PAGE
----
SGA rethinks constitution following mass exodus

SGA meeting leaves several seats unfilled after many of its representatives resign.  Photo by Sam Dunn

SGA meeting leaves several seats unfilled after many of its representatives resign. Photo by Sam Dunn

By Syeda Sameeha, News Reporter

With a large number of SGA senators resigning, SGA discussed potential revisions to the organization’s constitution to change the way clubs are involved in SGA meetings Thursday Feb. 15.

According to Art. III Sect. 2 of the drafted constitution, the senate shall consist of 21 senators, each senator representing a different department on campus.

SGA senator Laura Rusk expressed concern that this new structure may limit SGA senators in the interests and projects they want to pursue.

“I don't really like the idea of one person assigned to one subject because there are so many of us that are in many different things, are passionate about many different things, and we want to represent so many different things,” said Rusk. “I kind of like how we are a big body of people and we all do the same stuff together.”

SGA Vice President Madiha Ahmed explained this way of structuring was created to more efficiently task out responsibilities and not to limit freedom to pursue projects of interest.

“For example, if you were the senator for IT, it’s not like you can do nothing else. It is to say, if you are IT, you are responsible for IT,” explained Ahmed. “So you are accountable of visiting IT when it's needed. This is to prevent when we don’t have a member or when we say ‘who wants this role,’ but nobody volunteers for the role and its dead silent which is something we have struggled with in the past.”

SGA Senator Angel Madrigal agreed this new structure would increase accountability.

“Creating people who are specific senators for specific positions will give those senators individual accountability for reaching out those individual campus,” said Madrigal.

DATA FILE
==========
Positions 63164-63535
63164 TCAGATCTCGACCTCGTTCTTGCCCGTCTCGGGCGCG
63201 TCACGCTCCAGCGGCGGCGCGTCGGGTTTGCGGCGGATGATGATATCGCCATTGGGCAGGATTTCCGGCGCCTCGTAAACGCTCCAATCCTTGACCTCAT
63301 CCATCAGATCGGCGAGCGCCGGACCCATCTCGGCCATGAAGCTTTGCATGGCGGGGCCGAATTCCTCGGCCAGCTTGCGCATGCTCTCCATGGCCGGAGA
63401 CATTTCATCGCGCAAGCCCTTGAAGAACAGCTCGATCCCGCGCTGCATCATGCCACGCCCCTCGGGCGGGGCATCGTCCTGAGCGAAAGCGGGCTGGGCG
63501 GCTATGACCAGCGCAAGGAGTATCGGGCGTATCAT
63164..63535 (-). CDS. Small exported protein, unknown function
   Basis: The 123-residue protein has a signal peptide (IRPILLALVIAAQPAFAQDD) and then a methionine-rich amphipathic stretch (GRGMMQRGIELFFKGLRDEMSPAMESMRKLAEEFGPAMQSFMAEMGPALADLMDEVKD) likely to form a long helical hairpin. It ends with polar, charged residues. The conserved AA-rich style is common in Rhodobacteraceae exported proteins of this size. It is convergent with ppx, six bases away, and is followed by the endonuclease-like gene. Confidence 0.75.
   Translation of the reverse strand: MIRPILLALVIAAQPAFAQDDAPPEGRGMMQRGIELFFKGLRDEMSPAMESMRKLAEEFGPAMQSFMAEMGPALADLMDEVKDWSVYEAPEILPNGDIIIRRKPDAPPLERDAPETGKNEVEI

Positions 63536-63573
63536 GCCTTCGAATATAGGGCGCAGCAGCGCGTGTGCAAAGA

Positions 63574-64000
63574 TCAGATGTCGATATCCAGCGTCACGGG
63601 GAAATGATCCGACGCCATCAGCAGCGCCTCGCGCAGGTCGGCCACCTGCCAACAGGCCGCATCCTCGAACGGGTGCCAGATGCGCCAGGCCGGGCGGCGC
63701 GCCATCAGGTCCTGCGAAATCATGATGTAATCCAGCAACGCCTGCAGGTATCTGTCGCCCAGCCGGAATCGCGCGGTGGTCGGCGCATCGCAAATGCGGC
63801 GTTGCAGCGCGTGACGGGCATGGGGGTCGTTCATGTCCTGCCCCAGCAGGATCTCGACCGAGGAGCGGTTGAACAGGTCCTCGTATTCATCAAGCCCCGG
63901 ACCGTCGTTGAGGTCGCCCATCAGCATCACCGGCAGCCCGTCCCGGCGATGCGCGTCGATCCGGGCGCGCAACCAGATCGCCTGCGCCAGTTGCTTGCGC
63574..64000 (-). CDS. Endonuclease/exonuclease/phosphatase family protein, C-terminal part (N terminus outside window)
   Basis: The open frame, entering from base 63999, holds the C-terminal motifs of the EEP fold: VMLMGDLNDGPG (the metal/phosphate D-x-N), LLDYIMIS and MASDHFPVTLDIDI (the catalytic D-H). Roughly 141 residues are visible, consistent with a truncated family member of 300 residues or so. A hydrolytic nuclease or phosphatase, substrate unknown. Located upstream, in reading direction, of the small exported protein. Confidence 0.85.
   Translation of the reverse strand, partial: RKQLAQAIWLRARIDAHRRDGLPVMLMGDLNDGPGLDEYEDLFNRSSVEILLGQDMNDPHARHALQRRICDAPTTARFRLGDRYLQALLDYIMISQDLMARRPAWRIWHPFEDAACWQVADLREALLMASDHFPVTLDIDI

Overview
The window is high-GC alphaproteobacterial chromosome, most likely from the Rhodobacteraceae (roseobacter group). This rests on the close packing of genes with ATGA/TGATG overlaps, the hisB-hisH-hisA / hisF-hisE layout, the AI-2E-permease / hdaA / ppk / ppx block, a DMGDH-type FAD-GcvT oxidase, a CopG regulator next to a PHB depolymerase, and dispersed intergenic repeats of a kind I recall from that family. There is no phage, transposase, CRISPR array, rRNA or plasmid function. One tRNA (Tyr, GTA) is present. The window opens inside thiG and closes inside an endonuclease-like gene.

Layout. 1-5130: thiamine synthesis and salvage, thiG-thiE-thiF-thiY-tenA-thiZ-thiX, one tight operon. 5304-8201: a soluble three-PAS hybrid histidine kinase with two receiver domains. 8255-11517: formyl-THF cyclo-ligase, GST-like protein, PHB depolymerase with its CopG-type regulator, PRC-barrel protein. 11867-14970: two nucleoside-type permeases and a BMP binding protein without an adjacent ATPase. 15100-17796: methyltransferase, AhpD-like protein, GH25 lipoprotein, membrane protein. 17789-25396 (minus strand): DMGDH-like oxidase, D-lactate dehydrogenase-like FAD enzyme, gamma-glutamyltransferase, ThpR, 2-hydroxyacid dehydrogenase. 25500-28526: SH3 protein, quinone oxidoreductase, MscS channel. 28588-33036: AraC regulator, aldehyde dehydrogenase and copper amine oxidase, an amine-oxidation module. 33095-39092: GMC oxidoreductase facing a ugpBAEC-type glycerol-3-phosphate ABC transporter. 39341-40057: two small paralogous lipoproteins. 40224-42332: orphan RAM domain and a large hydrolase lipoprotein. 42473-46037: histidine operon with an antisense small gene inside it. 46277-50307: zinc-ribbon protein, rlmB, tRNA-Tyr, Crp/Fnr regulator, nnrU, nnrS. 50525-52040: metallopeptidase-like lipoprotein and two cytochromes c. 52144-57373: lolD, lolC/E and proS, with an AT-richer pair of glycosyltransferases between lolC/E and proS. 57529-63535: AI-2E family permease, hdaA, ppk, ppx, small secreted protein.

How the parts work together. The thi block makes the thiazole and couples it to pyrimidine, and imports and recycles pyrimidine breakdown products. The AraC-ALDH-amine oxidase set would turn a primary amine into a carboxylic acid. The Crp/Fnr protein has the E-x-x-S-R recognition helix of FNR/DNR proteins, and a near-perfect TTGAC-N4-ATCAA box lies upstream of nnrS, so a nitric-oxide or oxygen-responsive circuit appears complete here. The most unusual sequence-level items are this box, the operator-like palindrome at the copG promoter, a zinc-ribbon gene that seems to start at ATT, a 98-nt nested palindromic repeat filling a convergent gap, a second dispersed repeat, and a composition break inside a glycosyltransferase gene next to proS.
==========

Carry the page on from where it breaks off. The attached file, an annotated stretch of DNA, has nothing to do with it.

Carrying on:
SGA senator Josh Bucens suggested condensing the list of senators.

“Maybe it's possible we can shrink this. Perhaps from 21 senators to seven senators. Each of the seven senators will be responsible for three different departments,” said Bucens. “I'm just concerned about getting 21 people in the same room, plus board, plus whoever else needs to be here.”

Another section of much discussion was SGA legislators. This part of the drafted constitution holds that recognized clubs and other organizations on campus can send a member to represent them on SGA in order to get money from SGA for their club.

SGA Vice President of Diversity and Inclusion Noah Pearson said, “My only concern with legislators is that every single person at this school pays student activities fees and they use those student activity fees according to their need and how they want to use them and to participate in whichever organizations they feel like organizing, but by doing something like costing their funding or their ability to go to co-op or something is essentially saying that if you're not a part of SGA, you don’t have access to student activity fees.”

“That’s the accountability part of it, if you are a club and you want money for your organization you should show up and propose your idea,” said Ahmed. “Co-Op would still exist, but if you want funding from SGA, each club would choose a legislator to attend monthly SGA meetings. This will basically be their forum to express anything.”

Bucens supported the idea of monthly SGA meetings for legislators.

“This would be a way to get more community involvement and also PR opportunities,” he said. “If someone came from every club once a month it would be a lot of collaboration and  more people would know about all of the events. I think it would do great things for us and community would be close knit.”

SGA senator Lisa Dubin agreed.

“We had the issue constantly of knowing whether the clubs are still active or not on our campus. This would also be a great way to know whether or not they are and provide us feedback immediately on whether or not they're going downhill and allow us to get monthly check ins as well as to see what their membership looks like as well,” said Dubin. “I also think the once a month is great, but maybe we can do rotating, so once a month 10 clubs are assigned to come, and then the next month another 10.”

In the end, SGA decided to continue discussion regarding these revisions in the next meetings.

Ahmed encouraged SGA members to give their input and provide feedback for revisions to the constitution.

SGA Faculty Adviser and Vice President for Student Affairs Phil Riordan noted, “Remember all year you have said we need more involvement and senators need greater responsibility. So keep that in mind as you move forward with this.”